In a recent tribute to mathematician Alan Turing, electronic music duo Matmos uses the sounds produced by an Enigma machine.

M.C. Schmidt and Drew Daniel of Matmos Credit: Lissa Ivy Tiegel

From the SEPTEMBER issue of Seed:

How did you get your hands on an Enigma machine?
Drew Daniel: Robert Osserman [of the Mathematical Sciences Research Institute] is the husband of my dissertation director. He put us in touch with this corporation called Cryptography Research. That place was insane. They had retinal scanners on the walls to go into certain rooms. It’s a serious cryptography Valhalla.

And you recorded from the Enigma?
Daniel: Yeah… There’s this mantra, “every noise has a note.” It’s basic­ally true. Even the Enigma machine is in a particular key. Martin came up with a piano part, and then thought, well, let’s make it more enigmatic by encrypting his notes.

Why encrypt the piano?
Daniel: It was about confronting people with the impenetrability of an encrypted signal.

What about Turing fascinates you?
Daniel: Turing’s achievements in math and in computing and in logic seemed particularly juicy as a subject, and for electronic music especially. Instead of asking the question, “Can machines think?” he asked a different question, which was, “Can a machine fool someone [into thinking it’s intelligent]?” So he redefined what was going to count as thinking—not doing it as a metaphysician would, but by developing devices that wound up doing things that started to look like thinking.
M.C. Schmidt: Also, politically. Once you’re talking about queer politics, his lesson is largely unsung, and dark. Given the current bizarre political climate, I think it’s good to remind people of these things. Do you know the story?

Yes. He contributed so much to science and computing, and to the British war effort, then wound up a target of the state. They tried to quash his homosexuality using ill-conceived hormone therapy and this led to his suicide, right?
Schmidt: Yeah. He was a war hero. He was classic patriot material.
Daniel: Hounded to his grave, with chemical castration. So we wanted to memorialize him.

You used some of his metaphysical poetry in the work. Despite all he knew through science, Turing seemed to be trying to get at something more. What do you think?
Daniel: I guess I’m prepared for that edge to be a little bit fuzzy because I study Renaissance medicine. In medical writings from that time, there are points at which they’re clearly observing things in cadavers that don’t scan with humoral medicine. Or, look at the interests of people whom we think of as scientific, like Galileo’s interest not just in astronomy, but astrology. It’s very difficult for us as modern, scientific people, to understand. How could they have respect for these ideas? But they did. We, too, want to believe in a rational, empirical, observable universe, but we’re also committed to, maybe, ethical or religious agendas that don’t scan, and we know they don’t scan. How to hold those all together, I don’t know.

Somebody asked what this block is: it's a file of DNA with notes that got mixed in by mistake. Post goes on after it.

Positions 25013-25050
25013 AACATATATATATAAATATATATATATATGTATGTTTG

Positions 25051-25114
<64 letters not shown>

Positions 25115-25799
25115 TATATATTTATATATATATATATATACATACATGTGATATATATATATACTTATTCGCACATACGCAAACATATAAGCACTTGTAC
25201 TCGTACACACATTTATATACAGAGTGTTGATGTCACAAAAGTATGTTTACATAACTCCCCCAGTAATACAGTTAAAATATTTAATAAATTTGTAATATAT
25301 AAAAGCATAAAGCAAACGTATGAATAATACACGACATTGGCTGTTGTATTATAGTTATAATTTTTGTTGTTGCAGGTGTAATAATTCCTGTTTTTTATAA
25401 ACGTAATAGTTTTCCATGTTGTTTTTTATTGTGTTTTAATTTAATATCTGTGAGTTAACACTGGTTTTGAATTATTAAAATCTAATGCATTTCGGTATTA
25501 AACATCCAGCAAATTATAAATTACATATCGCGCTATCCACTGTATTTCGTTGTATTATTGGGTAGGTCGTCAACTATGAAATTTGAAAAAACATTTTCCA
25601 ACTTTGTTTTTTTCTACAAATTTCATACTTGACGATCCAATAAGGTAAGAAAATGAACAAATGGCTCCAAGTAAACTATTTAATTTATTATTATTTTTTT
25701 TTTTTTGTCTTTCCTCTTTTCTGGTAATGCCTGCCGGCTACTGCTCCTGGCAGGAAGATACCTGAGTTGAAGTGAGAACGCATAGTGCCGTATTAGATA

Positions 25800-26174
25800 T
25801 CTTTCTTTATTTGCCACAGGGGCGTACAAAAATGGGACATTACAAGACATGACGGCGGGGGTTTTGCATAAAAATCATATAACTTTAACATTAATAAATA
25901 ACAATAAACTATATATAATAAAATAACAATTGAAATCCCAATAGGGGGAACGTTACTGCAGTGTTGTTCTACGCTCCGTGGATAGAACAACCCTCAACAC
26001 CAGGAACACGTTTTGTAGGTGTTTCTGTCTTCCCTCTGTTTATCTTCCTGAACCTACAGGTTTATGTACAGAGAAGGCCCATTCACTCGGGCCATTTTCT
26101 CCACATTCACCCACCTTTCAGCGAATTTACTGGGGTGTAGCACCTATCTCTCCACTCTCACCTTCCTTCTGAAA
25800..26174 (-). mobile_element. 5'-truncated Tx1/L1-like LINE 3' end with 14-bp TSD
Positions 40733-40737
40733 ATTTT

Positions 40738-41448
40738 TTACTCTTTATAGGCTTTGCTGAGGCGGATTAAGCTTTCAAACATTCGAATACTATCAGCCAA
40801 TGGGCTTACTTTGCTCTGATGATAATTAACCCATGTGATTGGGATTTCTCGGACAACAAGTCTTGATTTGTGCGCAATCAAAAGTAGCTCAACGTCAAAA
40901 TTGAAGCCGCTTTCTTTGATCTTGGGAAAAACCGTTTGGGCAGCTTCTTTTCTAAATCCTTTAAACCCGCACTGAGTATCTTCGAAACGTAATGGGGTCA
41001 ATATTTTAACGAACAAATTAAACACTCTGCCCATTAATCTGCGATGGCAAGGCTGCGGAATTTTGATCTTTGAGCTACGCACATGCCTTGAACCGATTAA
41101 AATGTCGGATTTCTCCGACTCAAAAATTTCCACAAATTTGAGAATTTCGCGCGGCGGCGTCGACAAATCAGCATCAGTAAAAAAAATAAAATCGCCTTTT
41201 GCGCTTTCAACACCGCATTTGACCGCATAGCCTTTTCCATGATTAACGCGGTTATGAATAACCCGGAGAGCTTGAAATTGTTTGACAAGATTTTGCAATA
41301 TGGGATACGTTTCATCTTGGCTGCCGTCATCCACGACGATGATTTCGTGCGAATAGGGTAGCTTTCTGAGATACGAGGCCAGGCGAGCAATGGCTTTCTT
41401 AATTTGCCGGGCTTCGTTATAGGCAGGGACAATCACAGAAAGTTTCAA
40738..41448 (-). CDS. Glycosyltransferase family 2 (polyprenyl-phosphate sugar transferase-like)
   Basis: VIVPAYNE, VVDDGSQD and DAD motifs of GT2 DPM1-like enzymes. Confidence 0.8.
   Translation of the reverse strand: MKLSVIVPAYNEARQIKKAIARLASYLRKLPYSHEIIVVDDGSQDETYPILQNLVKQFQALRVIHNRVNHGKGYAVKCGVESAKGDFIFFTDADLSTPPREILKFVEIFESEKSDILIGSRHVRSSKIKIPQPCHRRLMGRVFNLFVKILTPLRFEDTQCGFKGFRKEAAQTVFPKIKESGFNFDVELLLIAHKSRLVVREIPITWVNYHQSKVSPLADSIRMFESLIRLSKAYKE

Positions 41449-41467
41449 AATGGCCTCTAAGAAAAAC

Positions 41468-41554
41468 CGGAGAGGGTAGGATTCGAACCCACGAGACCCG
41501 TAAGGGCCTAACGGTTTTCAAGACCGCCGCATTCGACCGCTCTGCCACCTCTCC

Science and medicine have been fodder for many of your tracks.
Daniel: Yes. We have a piece that depends on the electrical conductivity of skin on our record A Chance to Cut is a Chance to Cure. Everything on the record was made with the tools of medical technology—in this case, it’s an acupuncture point detector.
[Schmidt probes himself with the device.]
Daniel: He’s looking for acupuncture points.
Schmidt: If you’re an acupuncturist, you know where they are immediately.
Daniel: When we do this piece, [the needle is] the source of the sound, and I sample it live. We build up a song in real time out of the sounds generated purely by the electrical current being completed through his skin.
Schmidt: It’s useful from a performance standpoint to do something that’s so incredibly simple at first.
Daniel: That makes us more like a science fair than a normal musical show. We’re demonstrating how something works, demonstrating the tools of it, and then it gets sucked into a larger composition.

Does learning about how things work as you’re collecting sounds change your view of them?
Daniel: There’s a difference between what you know and what you feel, and maybe art is a way of kind of having it both ways. We know that Medea isn’t really killing her children offstage, but it’s still a horrifying moment when that actress walks to the edge of the stage. In the same way, when we recorded a friend of ours having laser eye surgery, I knew that the cornea doesn’t have nerve endings. But it was completely terrifying to watch—even though I knew she wasn’t in pain. So you can know something, but it doesn’t necessarily touch your fears. Maybe that’s one of the limits of scientific knowledge.

Did you set out to integrate sounds from science and nature into your music?
Daniel: On our very first album, we went to the science museum, the Exploratorium, and recorded the sounds of an exhibit there, in which someone had amplified the synapse of a crayfish nerve. We were calling attention to the scientific principle that nerves are electricity, in a sense. As artists, science is a really rich field of activity to reference, and it’s provided us with conceptual hooks that, I think, have let people be curious about science, by way of listening to this music.

Originally published September 14, 2006

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